FRIEDEL DZUBAS "KALEIDOSCOPE" MONOTYPE, 1982
Friedel Dzubas (1915-1994) was a Berlin-born, American abstract painter and a key artist associated with both the New York School and the Color Field movement.
Dzubas studied art in Germany before fleeing the Nazi regime in 1939, settling in New York City. During the 1940s, Dzubas circulated with some of the leading abstract painters in the city's vital art scene. One of Dzubas' first major exhibitions took place at the 9th Street Art Exhibition in 1951, a groundbreaking art exhibit featuring the new American avant-garde. This exhibition acted as an informal debut of the New York School.
Dzubas worked in close proximity to, and was strongly influenced by, the emerging Color Field painters and the writing of Clement Greenberg. He shared a studio with Helen Frankenthaler as she began pouring and staining her canvases. The two evolved and each surpassed the techniques embraced by the Abstract Expressionists.
This work is exemplary of Dzubas' use and love of color. The painter did not delve into printmaking with the same intensity as his contemporaries. However like many of the leading American artists in the late 1970s and early 1980s he did experiment with cast pulp paper, a process in which paper is pulverized and pressed into moulds. The technique was embraced for its texture and the unique way in which colors were absorbed and presented.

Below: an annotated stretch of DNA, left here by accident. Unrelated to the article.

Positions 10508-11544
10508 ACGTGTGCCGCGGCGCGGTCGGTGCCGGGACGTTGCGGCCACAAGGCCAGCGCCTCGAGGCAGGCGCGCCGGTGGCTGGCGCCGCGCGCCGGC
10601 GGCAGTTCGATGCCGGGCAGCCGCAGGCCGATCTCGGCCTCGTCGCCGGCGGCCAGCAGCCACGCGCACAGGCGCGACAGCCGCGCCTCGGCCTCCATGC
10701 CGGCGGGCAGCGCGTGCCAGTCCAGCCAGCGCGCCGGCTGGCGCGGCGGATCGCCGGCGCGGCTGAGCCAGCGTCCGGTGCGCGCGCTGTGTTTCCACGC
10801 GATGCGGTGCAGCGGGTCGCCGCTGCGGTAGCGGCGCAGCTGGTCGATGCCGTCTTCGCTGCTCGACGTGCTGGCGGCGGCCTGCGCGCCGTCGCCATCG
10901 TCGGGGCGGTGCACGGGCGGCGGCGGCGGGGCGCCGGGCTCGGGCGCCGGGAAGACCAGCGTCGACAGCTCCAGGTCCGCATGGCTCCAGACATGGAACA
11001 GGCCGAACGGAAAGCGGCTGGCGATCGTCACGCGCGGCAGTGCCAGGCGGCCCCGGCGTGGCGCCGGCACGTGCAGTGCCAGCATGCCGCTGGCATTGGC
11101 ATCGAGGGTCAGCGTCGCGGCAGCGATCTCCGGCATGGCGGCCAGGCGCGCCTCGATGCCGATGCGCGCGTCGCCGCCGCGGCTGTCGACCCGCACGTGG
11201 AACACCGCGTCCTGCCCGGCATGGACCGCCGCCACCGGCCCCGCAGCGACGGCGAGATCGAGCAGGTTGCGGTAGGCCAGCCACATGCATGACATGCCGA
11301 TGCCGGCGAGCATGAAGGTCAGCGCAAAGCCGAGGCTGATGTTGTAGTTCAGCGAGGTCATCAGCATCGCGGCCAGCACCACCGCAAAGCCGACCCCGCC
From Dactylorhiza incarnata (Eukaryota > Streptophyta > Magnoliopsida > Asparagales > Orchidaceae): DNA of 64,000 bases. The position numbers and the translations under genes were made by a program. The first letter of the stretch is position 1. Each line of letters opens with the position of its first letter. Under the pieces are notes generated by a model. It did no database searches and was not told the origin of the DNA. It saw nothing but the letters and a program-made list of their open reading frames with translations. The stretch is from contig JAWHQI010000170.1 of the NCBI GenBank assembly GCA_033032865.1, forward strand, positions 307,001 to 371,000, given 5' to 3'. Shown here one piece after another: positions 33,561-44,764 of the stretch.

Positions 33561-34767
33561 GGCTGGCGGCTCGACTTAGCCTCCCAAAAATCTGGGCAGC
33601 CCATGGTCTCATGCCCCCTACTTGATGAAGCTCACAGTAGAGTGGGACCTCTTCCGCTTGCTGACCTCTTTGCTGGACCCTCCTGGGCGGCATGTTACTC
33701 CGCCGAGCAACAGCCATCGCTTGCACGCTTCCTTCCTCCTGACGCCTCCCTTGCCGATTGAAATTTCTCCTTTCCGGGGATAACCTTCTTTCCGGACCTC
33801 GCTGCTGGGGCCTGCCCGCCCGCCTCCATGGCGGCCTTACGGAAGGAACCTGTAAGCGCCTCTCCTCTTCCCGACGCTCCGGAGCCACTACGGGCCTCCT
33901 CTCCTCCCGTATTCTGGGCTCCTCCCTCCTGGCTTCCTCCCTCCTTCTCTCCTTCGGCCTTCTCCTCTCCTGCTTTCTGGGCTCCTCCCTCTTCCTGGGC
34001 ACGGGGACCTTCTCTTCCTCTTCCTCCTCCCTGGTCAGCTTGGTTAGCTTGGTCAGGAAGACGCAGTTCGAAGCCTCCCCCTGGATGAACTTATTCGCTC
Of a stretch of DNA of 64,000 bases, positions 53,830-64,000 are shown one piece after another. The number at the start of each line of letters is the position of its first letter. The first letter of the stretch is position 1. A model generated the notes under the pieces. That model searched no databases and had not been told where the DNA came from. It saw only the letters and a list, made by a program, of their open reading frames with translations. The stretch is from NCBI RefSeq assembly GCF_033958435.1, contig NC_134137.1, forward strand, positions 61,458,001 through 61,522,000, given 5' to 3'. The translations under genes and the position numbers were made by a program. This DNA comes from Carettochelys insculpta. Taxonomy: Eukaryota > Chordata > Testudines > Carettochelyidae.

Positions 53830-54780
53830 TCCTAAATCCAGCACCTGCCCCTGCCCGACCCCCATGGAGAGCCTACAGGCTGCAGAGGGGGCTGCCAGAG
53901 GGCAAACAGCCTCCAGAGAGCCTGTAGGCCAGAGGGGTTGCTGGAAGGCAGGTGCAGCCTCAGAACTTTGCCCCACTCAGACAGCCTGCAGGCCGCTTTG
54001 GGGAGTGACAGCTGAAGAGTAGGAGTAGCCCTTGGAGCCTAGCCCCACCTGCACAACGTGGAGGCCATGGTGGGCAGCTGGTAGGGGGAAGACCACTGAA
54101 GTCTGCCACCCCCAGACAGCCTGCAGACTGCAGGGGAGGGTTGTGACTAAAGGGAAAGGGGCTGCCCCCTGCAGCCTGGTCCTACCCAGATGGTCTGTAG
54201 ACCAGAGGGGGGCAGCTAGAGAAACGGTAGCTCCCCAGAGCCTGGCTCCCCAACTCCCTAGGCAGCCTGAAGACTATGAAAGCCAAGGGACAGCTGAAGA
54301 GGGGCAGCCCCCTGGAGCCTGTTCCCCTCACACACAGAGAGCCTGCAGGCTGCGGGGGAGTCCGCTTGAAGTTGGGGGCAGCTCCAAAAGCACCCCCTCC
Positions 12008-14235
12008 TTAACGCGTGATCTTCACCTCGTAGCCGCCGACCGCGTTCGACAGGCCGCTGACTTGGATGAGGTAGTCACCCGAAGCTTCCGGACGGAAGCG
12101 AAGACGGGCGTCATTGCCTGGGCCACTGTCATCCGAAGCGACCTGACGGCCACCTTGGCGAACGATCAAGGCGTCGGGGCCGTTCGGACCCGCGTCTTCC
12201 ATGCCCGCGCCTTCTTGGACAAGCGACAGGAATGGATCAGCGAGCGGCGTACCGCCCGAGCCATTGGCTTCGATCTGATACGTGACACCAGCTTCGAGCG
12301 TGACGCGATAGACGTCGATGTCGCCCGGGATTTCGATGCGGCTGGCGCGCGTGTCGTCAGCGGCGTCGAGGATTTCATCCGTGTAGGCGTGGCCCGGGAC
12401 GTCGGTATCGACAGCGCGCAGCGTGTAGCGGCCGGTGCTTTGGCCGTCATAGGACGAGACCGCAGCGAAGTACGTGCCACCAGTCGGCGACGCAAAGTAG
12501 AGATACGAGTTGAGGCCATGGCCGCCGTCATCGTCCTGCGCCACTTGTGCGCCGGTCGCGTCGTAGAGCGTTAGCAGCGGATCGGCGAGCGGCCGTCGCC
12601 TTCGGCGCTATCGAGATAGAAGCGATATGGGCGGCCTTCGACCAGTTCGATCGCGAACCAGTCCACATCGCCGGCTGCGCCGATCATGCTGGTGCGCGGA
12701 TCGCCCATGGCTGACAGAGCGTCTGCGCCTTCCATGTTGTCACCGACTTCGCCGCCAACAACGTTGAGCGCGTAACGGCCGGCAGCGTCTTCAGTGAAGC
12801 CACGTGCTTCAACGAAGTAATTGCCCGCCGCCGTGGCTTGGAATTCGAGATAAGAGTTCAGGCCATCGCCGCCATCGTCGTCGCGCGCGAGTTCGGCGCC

This work is a fine example of the artist's abstract use of color and form, but is denser and more layered than his signature compositions.
In this work colorful slices of dusty blue, grape, coral, sea-foam green, tangerine, marigold, sky blue, and teal flow into and out of each other, seemingly converging near the centre. The phantasmic colors, forms, textures, and circular shapes canvas create a cosmological effect, like viewing a dreamy galaxy or planet. This kaleidoscope-like confection is a reminder of Dzubas' eye for pairing colors and textures in unique combinations.
Today Friedel Dzubas' works hang in the permanent collections of some of the most prestigious art institutions in the world; including, the Whitney Museum (NY), the Guggenheim (NY), the Smithsonian American Art Museum (NY), and the Albright-Knox (Buffalo).
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Untitled (GT/FD 1982 W1) aka "Kaleidoscope"
Unique cast pulp paper monotype
Signed and dated in pencil by the artist
Printed at the Garner Tullis Workshop (California)
Very good condition
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